Leidy Klotz is the Copenhaver Associate Professor of Architecture, Civil and Environmental Engineering at the University of Virginia. His research fills in underexplored overlaps between engineering and behavioral science, in pursuit of more sustainable environmental systems. He has published over 70 peer-reviewed articles in venues that include top academic journals in built environment engineering, engineering education, and design, as well as imprints of both Science and Nature.
We explored the rarity of subtraction from our lives and the fact that we tend to add things much more than we remove things. Granted, we’ve been builders of things since the dawn of civilization, but when is enough, enough? Leidy suggested we begin any initiative by subtracting before we start adding.
We traced the concept from Lao Tzu through DaVinci through Kurt Lewin and right up into today’s literature with Marie Kondo and Tim Ferriss. But Leidy’s thoughts are truly fresh because he is adding to this historical narrative with scientific data. He offered us fresh ways to think about this uphill battle with our natural desires.
We also discussed Leidy’s view of the Planetary Tipping Point: where our very fixed-resource planet gets maxed out by humans with an unlimited desire for more. And we were pleased to talk about Kurt Lewin and his force-field analysis and, as you might expect, we enthusiastically discussed Bruce Springsteen as a prolific and gifted writer.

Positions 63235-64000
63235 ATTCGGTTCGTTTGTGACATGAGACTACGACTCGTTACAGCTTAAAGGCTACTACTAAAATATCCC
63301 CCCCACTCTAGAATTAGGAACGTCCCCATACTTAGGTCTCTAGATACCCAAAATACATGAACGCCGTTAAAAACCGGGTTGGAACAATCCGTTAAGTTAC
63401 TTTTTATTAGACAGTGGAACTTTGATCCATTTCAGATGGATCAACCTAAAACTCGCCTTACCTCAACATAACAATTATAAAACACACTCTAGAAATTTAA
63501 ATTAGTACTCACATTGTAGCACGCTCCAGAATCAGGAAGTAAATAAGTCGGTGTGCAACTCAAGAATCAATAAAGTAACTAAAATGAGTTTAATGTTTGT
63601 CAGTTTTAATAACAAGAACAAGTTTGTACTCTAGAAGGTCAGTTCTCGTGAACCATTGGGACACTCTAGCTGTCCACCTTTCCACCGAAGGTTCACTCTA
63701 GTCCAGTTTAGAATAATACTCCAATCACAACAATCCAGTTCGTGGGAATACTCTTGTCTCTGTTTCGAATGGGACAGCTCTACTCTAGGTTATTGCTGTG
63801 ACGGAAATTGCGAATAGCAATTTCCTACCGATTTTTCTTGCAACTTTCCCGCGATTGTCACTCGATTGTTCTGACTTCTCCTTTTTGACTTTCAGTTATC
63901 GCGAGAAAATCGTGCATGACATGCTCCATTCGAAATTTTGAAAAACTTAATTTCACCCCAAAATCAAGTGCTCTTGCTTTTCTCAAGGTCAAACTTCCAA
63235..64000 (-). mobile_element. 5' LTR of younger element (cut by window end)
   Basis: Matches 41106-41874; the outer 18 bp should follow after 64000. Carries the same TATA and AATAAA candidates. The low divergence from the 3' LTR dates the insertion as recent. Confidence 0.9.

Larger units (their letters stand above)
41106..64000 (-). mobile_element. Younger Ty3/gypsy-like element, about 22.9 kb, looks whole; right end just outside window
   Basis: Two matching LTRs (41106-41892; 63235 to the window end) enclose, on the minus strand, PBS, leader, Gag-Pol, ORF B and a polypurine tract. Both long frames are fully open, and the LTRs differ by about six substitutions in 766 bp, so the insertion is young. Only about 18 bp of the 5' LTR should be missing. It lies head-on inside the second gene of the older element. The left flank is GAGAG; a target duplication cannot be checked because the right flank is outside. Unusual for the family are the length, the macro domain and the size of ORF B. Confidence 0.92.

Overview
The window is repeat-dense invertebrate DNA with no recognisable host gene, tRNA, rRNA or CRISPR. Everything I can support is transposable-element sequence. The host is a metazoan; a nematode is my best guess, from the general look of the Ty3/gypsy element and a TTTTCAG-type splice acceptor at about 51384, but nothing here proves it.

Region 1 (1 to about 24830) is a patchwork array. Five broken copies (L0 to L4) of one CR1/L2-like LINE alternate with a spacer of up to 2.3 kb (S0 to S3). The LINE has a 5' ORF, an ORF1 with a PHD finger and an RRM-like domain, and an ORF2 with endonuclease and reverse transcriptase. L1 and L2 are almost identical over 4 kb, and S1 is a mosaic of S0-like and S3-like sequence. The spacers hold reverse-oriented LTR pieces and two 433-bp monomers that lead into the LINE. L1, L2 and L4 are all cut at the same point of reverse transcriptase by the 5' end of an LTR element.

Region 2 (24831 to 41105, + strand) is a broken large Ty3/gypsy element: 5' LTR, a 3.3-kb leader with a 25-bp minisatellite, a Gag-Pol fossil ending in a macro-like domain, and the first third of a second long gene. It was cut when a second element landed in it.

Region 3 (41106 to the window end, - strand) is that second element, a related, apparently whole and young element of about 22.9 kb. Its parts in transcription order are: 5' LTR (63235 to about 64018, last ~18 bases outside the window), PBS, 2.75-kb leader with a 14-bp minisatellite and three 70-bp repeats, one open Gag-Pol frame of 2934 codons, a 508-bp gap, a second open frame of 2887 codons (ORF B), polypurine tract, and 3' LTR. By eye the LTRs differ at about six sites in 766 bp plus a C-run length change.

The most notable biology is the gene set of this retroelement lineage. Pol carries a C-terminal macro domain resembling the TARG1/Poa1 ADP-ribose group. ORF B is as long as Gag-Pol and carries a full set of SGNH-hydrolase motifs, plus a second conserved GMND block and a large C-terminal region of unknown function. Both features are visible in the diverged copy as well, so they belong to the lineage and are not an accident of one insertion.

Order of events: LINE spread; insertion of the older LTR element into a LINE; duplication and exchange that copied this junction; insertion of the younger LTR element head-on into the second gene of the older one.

We hope you enjoy our discussion with Leidy Klotz, and if you do, please leave us a quick review or join our Patreon team at https://www.patreon.com/behavioralgrooves.
3:20 Leidy’s 6-year-old son answers a speed round question
4:34 Speed round with Leidy
7:14 Leidy’s book – Subtraction
24:00 Planetary tipping points
26:15 Kurt Lewin force field theory
29:28 Kate Orff Lexington Waterways Project
33:40 Subtraction checklist
(8:10) we’re doing these mental searches for solutions, and our mind goes to additive solutions before it goes to subtractive ones.
(12:01) as people are trying to change things from how they are to how they want them to be, we systematically think of adding first and then, only subsequently or with effort or with reminders, think of subtraction
(35:15) so often we kind of come to a problem and don’t actually spend time defining what the what the problem is, right
(9:51) My favorite is Lao Tzu, even farther back talking about, to gain wisdom, you have to subtract something every day.
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